To tip the balance, Blair last month broke an unspoken agreement in Europe to isolate Italy's far-right leader, Silvio Berlusconi. Traveling to Rome, he joined with him in calling for a fresh effort to revive Lisbon and bring Europe into a more modern age--beginning with labor-law reforms and an end to the sorts of games nations play with such markets as (you guessed it) electricity. Britain's own future depends on it. Blair and his Chancellor of the Exchequer Gordon Brown are desperate for signs that the Continent is moving in the same direction as Britain, which leads Europe in creating American-style free markets. For this will determine in turn the timing of any referendum that Blair might call on joining the euro, the common European currency launched on Jan. 1.
Needless to say, the brouhaha over EdF could be duplicated over any number of other issues and companies. That's one reason Mario Monti, the Union's commissioner for competition, won't exempt Electricite de France from the rules, despite tremendous pressure from Chirac and Jospin. He's also fending off Chancellor Gerhard Schroder and the German political establishment over special protections granted to big companies like Volkswagen and the country's bloated and inefficient state banks. Name an industry, in fact, and you find the same problems, from energy to telecommunications, aviation, agriculture, financial services and media.
Small wonder that the Centre for European Reform in London has issued a "Barcelona Scorecard," awarding most EU states C's and D's in meeting Lisbon's goals. "I can't imagine anything that is less of a superstate than the European Union," says Edward Bannerman, an analyst at the think tank. Brussels is too weak to force the likes of France and Germany into doing something that is politically unpopular, he adds, noting that Germany also faces elections later this year. Indeed, Schroder and conservative challenger Edmund Stoiber have outdone each other in bashing Brussels for what they see as its unfair, anti-German policies.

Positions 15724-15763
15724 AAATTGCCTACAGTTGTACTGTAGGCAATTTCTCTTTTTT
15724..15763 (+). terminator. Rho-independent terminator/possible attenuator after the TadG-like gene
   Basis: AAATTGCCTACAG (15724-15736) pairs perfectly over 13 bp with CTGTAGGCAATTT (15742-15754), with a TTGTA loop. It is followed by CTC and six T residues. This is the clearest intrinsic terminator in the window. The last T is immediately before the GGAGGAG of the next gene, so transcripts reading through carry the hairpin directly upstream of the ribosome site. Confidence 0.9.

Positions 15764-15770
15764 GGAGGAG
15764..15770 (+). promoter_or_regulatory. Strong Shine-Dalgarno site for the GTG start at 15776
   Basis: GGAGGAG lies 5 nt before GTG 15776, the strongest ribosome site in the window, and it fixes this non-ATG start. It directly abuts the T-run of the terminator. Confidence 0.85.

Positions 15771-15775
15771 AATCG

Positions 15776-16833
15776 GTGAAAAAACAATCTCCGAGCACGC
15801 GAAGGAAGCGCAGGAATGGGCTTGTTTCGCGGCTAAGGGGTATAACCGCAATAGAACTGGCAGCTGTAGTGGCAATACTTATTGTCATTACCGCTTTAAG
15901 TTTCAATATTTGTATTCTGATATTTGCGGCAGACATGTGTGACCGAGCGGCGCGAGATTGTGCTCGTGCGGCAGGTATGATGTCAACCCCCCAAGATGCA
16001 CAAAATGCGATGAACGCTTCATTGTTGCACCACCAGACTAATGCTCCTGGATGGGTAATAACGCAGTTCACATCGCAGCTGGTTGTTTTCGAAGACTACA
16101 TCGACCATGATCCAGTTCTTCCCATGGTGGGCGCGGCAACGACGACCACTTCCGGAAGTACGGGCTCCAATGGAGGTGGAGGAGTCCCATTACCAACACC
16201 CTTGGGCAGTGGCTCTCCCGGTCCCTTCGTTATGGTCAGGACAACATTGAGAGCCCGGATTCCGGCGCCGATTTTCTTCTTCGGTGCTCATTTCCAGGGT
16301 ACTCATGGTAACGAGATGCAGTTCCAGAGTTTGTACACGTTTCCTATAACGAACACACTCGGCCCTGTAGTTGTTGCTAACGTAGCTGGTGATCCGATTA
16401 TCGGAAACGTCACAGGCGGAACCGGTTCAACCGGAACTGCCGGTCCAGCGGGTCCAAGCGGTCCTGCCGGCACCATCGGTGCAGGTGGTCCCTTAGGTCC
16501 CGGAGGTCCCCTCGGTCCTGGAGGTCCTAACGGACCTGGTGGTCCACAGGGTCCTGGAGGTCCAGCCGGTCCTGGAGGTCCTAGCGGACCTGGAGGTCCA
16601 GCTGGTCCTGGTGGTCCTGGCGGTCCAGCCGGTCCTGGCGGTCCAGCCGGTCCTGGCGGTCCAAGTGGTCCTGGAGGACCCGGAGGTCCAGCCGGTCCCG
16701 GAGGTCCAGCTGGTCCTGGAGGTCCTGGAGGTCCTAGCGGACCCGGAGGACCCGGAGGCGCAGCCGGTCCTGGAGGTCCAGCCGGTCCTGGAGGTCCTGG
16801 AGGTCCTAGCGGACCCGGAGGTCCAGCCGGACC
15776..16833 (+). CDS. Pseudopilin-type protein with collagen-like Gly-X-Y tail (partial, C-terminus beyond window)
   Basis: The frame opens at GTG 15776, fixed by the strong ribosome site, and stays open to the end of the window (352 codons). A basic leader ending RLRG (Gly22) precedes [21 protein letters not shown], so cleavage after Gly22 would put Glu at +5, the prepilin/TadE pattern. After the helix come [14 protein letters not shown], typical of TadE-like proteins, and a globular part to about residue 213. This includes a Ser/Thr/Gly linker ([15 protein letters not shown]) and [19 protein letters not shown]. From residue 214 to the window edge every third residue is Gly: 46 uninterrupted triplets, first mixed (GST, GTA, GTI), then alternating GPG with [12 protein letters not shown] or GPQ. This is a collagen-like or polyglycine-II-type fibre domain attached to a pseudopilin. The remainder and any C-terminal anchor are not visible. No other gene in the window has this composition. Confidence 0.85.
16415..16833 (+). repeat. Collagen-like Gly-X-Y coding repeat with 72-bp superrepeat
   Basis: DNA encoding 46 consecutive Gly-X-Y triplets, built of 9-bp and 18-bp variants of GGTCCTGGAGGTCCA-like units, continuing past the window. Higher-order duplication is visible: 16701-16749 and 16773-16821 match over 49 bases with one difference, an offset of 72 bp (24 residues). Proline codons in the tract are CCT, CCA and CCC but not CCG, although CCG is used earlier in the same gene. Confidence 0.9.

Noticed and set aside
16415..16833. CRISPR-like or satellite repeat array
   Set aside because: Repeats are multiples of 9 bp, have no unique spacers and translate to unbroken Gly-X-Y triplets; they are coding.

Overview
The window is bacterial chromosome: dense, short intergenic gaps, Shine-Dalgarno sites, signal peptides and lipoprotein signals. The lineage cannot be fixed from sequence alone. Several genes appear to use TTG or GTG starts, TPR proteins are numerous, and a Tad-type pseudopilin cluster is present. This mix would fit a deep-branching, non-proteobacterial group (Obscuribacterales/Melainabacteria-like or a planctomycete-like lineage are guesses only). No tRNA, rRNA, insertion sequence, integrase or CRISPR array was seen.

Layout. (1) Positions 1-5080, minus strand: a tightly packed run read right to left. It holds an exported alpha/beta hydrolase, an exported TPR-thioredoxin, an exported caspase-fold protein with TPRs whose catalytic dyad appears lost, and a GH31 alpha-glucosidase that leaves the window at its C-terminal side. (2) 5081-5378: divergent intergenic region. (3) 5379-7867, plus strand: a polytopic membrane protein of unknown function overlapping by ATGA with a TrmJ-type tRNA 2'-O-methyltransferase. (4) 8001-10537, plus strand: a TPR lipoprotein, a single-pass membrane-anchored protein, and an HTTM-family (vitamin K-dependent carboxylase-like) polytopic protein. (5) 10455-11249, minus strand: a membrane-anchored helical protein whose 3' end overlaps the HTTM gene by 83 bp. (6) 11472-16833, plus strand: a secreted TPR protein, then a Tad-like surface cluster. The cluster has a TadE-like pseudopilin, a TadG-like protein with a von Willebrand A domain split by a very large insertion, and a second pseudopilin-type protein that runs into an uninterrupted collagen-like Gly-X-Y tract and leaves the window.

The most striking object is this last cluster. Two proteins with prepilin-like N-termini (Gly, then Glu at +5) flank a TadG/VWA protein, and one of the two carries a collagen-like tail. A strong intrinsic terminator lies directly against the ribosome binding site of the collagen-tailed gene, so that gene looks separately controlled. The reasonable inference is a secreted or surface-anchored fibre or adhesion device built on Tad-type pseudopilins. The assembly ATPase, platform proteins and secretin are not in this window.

Will Europe's next big step--enlargement--help bring a change? Possibly. Aspirants from the east have been reforming and liberalizing for a decade and, ironically, seem more aware of the relationship between free markets and prosperity than many West Europeans. In Barcelona, they joined the summit for the first time as full working members rather than as ceremonial observers. Poland, for one, has completely opened up its telecommunications market to foreign investors (France Telecom, natch, owns 49 percent of Telekomunikacja Polska, the former state monopoly) and doesn't understand why it should be closed out of others.
Meanwhile, the grandly named Convention on the Future of Europe began with great fanfare last month in Brussels. There, 105 delegates from the 15 members of the EU and 13 hopefuls have gathered to consider proposals for building a better Europe. How to modernize voting and decisionmaking, such as the absurdity of a presidency that rotates alphabetically among members? How to revamp budget subsidies, such as the expensive and anticompetitive common agricultural policy? The goal is still a Europe that could stand toe to toe, economically, with the United States. But if it can't even deliver on its oldest vision--creating a single market, against the special interests of just one French power company--the prospects are less than good.